6. The petition was received at the IACHR on July 4, 2000 and was sent to the State, with a request for information, on January 26, 2000; the State was given 90 days to respond. The State requested a 30-day extension on April 17, 2001 which was granted on May 1, 2001. The State responded on May 30, 2001 and sent additional information on June 21 and 27, 2001. On July 20, 2001 the petitioners submitted their observations, and on August 8, 2001 they sent additional information, and requested a hearing before the IACHR, which was turned down on August 29, 2001. On September 26, 2001, the State sent its observations. On November 9, 2001 the petitioners sent in their observations, and on December 13, 2001 the State submitted its response. On January 31, 2002 the petitioners sent the IACHR their observations. On March 10, 2002 the State indicated that additional comments related to the instant case were pending. On July 3, 2002 the petitioners submitted additional information. On July 9, a communication was received from the petitioners, and on August 9, 2002 the State submitted its observations.
III. THE PARTIES POSITIONS
A. The petitioners
a. With respect to the interference, taping, and publication of a phone conversation between Mr. Tristán Donoso and his client, and the subsequent criminal investigation into the Attorney General
7. The petitioners allege arbitrary violation of the right to privacy and the lack of protection for the exercise of the legal profession (Article 11(2)), due to the unlawful interference in the phone conversations on July 8, 1996 between attorney Tristán Donoso and his client, Mr. Adel Sayed, who was being investigated in a money-laundering case. The content of this conversation was later released publicly by the Attorney General at least twice in July 1996. The release of the cassette has been acknowledged by the Attorney General, but he stated that it did not mean having made public the contents of the tape.
8. The petitioners also allege that the State has violated Articles 8 and 25 of the Convention in its handling of the complaint lodged by Mr. Tristán Donoso against the Attorney General for various criminal offenses. In response to the request by the Procuraduría de la Administración, the Supreme Court dismissed the case, to the benefit of the Attorney General. On October 22, 1999 Mr. Tristán Donoso appealed this decision, which ignored several items of evidence that show the violation of which he was the victim, and because they did not follow other lines of investigation to determine responsibilities. On December 3, 1999 the Supreme Court affirmed the dismissal with prejudice of the case against the Attorney General, and the complainant was so notified on January 4, 2000; and the judgment became final the next day, January 5, 2000. The petitioners consider that with that decision, domestic remedies were exhausted, and they presume that the wiretaps were done by the State, since it has the means needed to take such actions.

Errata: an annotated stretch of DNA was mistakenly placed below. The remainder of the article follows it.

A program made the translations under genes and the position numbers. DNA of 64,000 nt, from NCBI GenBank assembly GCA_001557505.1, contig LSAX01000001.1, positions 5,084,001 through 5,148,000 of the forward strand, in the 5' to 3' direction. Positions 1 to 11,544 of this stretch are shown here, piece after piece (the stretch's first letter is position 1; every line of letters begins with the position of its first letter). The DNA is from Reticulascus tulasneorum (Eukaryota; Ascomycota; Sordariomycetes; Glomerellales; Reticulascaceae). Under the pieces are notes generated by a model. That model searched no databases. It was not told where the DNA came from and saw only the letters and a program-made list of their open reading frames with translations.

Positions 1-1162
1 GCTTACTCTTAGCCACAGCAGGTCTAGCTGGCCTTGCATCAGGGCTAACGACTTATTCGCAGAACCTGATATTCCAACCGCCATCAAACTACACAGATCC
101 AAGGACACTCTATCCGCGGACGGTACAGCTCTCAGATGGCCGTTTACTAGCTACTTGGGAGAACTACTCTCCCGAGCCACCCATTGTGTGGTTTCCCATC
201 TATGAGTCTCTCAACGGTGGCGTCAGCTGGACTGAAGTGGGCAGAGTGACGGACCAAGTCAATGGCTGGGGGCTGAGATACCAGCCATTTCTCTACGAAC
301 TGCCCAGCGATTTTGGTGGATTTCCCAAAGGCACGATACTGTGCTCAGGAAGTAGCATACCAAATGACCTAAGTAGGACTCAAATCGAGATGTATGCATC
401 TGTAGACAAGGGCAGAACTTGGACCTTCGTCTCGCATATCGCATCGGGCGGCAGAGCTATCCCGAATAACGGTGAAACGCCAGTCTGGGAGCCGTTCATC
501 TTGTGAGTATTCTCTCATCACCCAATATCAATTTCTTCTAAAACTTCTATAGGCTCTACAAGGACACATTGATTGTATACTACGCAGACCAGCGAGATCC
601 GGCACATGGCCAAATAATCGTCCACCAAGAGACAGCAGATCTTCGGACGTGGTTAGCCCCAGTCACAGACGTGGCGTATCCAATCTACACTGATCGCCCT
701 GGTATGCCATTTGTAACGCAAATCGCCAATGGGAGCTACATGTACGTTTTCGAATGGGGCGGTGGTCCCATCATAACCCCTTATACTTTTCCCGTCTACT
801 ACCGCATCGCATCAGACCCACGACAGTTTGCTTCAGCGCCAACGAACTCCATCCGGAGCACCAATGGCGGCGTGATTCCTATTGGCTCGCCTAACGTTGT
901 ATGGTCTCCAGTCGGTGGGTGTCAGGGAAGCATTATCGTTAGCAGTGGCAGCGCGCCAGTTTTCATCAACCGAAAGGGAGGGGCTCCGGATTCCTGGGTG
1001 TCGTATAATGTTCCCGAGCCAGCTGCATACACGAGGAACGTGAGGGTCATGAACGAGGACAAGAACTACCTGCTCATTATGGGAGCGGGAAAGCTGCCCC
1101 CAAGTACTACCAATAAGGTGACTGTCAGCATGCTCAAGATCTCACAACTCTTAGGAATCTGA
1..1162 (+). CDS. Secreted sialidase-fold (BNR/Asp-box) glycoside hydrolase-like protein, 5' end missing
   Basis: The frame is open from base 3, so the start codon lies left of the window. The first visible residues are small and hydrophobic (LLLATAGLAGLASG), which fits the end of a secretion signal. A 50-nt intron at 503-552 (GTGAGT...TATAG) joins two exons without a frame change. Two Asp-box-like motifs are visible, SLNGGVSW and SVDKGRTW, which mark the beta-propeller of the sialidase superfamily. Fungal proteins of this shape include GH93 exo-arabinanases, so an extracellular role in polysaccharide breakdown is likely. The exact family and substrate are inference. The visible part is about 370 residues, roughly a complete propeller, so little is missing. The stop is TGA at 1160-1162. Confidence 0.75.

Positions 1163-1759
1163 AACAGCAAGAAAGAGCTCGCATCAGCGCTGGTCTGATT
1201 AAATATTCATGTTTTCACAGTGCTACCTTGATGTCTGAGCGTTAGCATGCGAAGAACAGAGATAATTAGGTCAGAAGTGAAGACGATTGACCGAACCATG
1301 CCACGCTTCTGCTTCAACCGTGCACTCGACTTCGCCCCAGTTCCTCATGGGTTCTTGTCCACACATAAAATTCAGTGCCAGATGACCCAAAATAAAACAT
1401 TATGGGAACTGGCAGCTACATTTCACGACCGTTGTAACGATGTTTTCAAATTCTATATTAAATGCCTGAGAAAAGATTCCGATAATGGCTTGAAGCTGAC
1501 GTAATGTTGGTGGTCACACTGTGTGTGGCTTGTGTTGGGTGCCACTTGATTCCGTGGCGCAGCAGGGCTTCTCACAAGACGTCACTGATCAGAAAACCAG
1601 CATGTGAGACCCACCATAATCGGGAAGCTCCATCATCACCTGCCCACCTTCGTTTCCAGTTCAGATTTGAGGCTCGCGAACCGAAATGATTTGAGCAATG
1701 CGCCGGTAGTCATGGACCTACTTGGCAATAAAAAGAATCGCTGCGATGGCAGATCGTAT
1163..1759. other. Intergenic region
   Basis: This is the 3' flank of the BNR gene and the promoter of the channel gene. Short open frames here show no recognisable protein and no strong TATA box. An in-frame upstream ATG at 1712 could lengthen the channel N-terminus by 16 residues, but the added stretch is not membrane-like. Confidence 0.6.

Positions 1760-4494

b. With respect to the trial for slander and libel initiated by the Attorney General against Mr. Tristán Donoso because of the press conference he called to denounce the taping and publication of his telephone conversation with his client
9. The petitioners allege that the State has violated Article 13 of the Convention by the filing of a complaint for slander and libel by the Attorney General against Mr. Tristán Donoso for having called a press conference on March 26, 1999 in which he reported the interference in and taping of his telephone conversations, as described above. The petitioners consider that the proceedings in this criminal trial constitute violations of the freedom of expression, and that both the laws that criminalize such conduct, and the possibility of preventive detention during the trial or a conviction, constitute a burden disproportionate to the legitimate exercise of the freedom of expression. They also consider that Mr. Tristán Donoso has been harassed, as he has been denied authorization to travel abroad even though it is not possible to issue such a prohibition for the offense of which he is accused. The petitioners also indicate that on October 25, 2001 the Attorney General filed a claim for compensation for damages and losses for the sum of 1,100,000 balboas for damages and material losses arising from the slander and libel.
10. The petitioners allege that Mr. Tristán Donoso has exhausted two constitutional challenges of the laws that regulate these offenses. The second of these challenges, which refers to the instant case, was filed on April 28, 2000 against the desacato laws provided for in Articles 172, 173, 173-A, 174, and 175 of the Criminal Code, on grounds of unconstitutionality. This challenge was dismissed by the Supreme Court, on May 24, 2000 as the purpose of the action had already been decided by the Court in a judgment of October 28, 1998 which established that those provisions of the Criminal Code are not unconstitutional. The petitioners allege that this remedy represented the sole opportunity to fight the provisions of a desacato law, which is incompatible with the Convention, and that, for this reason, Panama has not adopted all the measures needed to bring its legislation and practices into line with the Convention.